GN: If I understand correctly, before a competition you have a recurring nightmare.

MW: Oh yeah, I did. You see, when we do these displays—you've seen the pictures, I presume—we have cones of tomatoes. And every tomato is pushed onto a cocktail stick on a dry conical base. In fact, we go through about 2,000 cocktail sticks, when we're doing the display, to support them. We do a triangle of cauliflowers. We start with four, three, two, one at the top. And my nightmare is: Just before judging, one of those top cauliflowers falls done down, hits the [tomato] cone, hits another cone, and the whole bloody display is gone to ruin.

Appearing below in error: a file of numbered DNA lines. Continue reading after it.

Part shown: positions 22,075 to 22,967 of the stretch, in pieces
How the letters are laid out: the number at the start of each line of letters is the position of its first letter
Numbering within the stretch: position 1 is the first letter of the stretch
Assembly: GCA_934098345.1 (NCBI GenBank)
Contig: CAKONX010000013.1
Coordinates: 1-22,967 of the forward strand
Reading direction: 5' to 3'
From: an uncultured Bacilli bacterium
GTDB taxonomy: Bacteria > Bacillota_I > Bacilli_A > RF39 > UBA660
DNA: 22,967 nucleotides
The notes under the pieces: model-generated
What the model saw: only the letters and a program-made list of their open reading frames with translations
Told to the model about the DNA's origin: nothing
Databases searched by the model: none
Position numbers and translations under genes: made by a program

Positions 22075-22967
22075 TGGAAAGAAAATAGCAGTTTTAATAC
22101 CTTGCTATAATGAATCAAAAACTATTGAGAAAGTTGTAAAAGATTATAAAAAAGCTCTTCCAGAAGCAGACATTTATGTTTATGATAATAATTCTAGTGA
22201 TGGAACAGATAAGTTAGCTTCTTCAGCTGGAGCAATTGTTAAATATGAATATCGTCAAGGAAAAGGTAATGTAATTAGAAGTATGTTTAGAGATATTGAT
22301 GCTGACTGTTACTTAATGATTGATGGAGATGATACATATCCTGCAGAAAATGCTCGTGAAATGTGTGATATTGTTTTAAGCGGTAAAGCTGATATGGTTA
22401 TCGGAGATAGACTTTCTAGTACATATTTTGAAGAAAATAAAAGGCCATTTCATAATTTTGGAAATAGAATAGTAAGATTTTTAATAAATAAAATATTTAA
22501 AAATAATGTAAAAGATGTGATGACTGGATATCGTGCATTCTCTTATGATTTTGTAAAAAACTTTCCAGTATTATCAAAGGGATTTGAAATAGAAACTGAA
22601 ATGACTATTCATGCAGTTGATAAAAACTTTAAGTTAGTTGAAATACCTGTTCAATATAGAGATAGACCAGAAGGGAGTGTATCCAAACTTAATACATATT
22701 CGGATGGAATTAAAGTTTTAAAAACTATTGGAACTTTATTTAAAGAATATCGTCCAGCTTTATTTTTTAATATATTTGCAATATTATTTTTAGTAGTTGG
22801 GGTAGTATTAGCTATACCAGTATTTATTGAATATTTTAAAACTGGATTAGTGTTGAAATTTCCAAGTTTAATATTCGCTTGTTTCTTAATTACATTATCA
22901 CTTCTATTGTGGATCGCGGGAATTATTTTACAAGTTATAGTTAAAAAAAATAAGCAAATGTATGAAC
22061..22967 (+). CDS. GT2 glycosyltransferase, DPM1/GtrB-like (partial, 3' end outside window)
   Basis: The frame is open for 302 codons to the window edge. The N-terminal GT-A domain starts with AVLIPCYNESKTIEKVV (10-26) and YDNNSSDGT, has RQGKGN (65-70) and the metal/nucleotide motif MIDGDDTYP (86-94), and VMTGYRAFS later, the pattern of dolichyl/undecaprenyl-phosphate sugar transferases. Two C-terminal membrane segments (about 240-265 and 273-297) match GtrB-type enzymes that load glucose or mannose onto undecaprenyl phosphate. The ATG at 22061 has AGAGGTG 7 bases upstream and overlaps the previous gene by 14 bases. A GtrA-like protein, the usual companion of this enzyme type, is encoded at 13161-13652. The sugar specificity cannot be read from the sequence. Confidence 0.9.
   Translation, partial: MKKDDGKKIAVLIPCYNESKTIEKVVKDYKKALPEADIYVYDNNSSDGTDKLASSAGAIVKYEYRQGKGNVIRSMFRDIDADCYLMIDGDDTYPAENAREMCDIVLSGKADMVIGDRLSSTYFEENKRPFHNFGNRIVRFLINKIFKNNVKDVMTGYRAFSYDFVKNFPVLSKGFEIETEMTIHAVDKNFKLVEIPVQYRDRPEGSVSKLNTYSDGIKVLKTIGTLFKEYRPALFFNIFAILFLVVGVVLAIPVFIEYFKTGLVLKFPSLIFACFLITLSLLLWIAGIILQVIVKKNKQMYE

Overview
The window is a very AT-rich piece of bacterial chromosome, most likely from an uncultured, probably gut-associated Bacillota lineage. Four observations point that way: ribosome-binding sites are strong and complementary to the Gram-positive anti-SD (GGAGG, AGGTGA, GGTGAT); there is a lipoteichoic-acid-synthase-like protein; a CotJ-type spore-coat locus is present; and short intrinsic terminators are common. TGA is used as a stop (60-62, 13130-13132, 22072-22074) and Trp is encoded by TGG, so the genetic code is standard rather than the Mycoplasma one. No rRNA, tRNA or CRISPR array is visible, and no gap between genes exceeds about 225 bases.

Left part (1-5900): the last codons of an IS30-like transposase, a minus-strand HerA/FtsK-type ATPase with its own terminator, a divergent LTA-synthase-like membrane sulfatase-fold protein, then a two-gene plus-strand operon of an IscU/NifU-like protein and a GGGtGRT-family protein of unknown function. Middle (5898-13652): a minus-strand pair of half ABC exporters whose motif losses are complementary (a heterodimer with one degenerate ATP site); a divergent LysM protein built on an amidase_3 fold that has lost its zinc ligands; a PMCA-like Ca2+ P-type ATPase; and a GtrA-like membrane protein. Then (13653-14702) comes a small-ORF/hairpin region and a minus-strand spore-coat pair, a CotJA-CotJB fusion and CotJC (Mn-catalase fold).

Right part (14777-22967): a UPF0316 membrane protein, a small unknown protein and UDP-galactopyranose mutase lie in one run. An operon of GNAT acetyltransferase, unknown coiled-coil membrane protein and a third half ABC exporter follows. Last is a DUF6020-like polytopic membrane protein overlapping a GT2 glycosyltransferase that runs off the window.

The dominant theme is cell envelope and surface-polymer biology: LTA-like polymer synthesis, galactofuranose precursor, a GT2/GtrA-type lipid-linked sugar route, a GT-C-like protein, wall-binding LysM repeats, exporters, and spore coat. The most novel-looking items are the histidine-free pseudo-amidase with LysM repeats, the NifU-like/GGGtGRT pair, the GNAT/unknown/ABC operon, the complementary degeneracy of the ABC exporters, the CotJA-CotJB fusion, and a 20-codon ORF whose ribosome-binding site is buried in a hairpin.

Well, in fact, it did happen at Chelsea in 2019. I had a phone call on the morning just before judging. One of the sponsors have gone into the marquee and they discovered the hole at the top with no cauliflower in it. But luckily it had dropped straight down onto the shelf, and didn't damage anything. So my son rushed out to the hotel. This was about seven in the morning, and was able to get a stepladder— because he can't get at it, because it's full of vegetables all around—but he was able to get a stepladder and get over the top and push this cauliflower back. About four-inch long nails, and you push the cauliflower on. Really you only have one chance at it, because the nail is about a quarter of an inch diameter. So if you take it off, and you push it on again, the stalk will split and loosen up. But yeah, that's always been a bloody nightmare for the worried. But luckily, perhaps, the nightmare's gone now, because it did happen, without the foreseen damage.